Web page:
Wednesday, October 13, 2010

Letter in response to Blum Center protests

One of the sources of funding for my research is the Blum Center, an organization devoted to helping the quality of life in some of the world's poorest places.  Blum Hall, where the Center is based on campus, had its grand opening last week, and the point was to show the rest of campus all the good things that research funded by the Blum Center is doing.  But a bunch of asshats showed up to protest, because apparently that's what you do for an organization that's trying to bring cooking stoves to Darfur and clean water to the slums of Mumbai.  Here's my letter to the editor of the Daily Cal that expresses that same sentiment but much more professionally.

This letter is in response to the protests that occurred during the grand opening of Richard C. Blum Hall, the campus home of the Blum Center for Developing Economies.  The grand opening, last Friday, October 8, showcased some of the research that is supported by the Blum Center and featured remarks from Chancellor Birgenau, Richard Blum, Senator Dianne Feinstein, and former Secretary of State George Shultz.  It took place amidst several protests that bore messages such as "Blum, don't privatize UC" and "end poverty here first."  These protests were factually inaccurate on some grounds and logically misguided on others.

First, accepting research grants from private entities (whether corporations, individuals, or charitable organizations) in no way constitutes "privatization" of the University.  In 2008, the University accepted $120 million in research funding from private-sector or non-profit sources.  That funding has allowed the University to investigate topics as diverse as stem cells, robotics, and economic policy.  And it has enabled the University to become a world leader in biofuels and other renewable energy research.  Yet, Cal has remained a public institution and has consistently been recognized as the best public university in the country.

Second, the Blum Center's mission is to fight poverty in the developing world; construing this mission as a lack of concern for domestic poverty is a straw man fallacy. Roughly 40 million Americans live in poverty, and their situation is a serious one.  But this poverty is a fundamentally different challenge from the one that the Blum Center aims to address.  For example, among the eight million people living in the slums of Mumbai, many have no access to sanitary water; the Blum Center is funding research to develop viable and efficient solutions for ensuring a clean water supply.  As problems that require both scientific excellence and a commitment to global engagement, these are problems that the University of California is uniquely poised to solve.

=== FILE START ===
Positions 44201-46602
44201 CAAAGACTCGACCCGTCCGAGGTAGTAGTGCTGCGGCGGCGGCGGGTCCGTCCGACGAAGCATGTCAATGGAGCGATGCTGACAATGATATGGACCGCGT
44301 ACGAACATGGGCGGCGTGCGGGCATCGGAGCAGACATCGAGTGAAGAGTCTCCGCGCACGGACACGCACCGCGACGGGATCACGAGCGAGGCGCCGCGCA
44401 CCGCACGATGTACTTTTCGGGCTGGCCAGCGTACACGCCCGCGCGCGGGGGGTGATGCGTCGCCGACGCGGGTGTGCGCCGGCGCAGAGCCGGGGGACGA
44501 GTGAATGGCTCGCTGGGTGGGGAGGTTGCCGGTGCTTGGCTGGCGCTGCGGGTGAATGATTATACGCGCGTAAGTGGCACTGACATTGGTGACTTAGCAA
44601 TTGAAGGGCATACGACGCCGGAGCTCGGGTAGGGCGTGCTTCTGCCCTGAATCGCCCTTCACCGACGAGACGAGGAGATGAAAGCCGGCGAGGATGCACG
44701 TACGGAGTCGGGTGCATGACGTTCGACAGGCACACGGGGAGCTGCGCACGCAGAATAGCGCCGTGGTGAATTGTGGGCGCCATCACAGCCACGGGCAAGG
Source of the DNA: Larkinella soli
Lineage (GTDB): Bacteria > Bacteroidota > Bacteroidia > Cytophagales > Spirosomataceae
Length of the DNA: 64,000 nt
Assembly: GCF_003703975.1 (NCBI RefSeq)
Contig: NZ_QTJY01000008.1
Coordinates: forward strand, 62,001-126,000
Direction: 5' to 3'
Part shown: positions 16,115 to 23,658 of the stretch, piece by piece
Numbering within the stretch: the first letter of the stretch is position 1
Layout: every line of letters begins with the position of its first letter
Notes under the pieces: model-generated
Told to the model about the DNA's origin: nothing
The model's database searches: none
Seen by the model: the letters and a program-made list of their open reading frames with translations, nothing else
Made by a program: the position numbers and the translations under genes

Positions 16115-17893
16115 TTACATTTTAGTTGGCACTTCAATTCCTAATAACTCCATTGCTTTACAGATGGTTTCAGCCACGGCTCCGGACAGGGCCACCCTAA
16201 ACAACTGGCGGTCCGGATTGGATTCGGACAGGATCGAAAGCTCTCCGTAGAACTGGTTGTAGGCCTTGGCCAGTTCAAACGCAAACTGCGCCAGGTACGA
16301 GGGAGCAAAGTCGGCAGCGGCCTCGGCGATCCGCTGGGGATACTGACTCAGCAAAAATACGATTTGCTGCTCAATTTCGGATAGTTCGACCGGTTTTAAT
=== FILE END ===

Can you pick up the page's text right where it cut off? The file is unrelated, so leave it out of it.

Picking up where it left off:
Unfortunately, as Mr. Blum explained the goals of the Center to its researchers, staff, and students, he was interrupted by a loud protest.  To paraphrase Mr. Blum, apparently those involved with the protest would rather us not work toward improving the quality of life in the developing world.

In addition to interrupting Mr. Blum's speech, the protests closed an afternoon poster session to the public.  The poster session was originally intended to be an open house.  Ironically, the actions of the protesters did more to "privatize" the University's mission than did any donation from Mr. Blum.  By preventing UC students, faculty, and staff from attending this event, the protesters denied the entire UC community a chance to engage the Blum Center-supported researchers and support their creativity and social consciousness.

Berkeley has a strong tradition of free speech, often including protests, and that tradition ought to be maintained.  Protest injustices, protest unethical behavior, protest barriers that stand in the way of the University's goals.  Do not protest those of us who are trying to use our talents and our resources to make a positive change in the world.

Currently listening: "Your Hands (Together)", the New Pornographers

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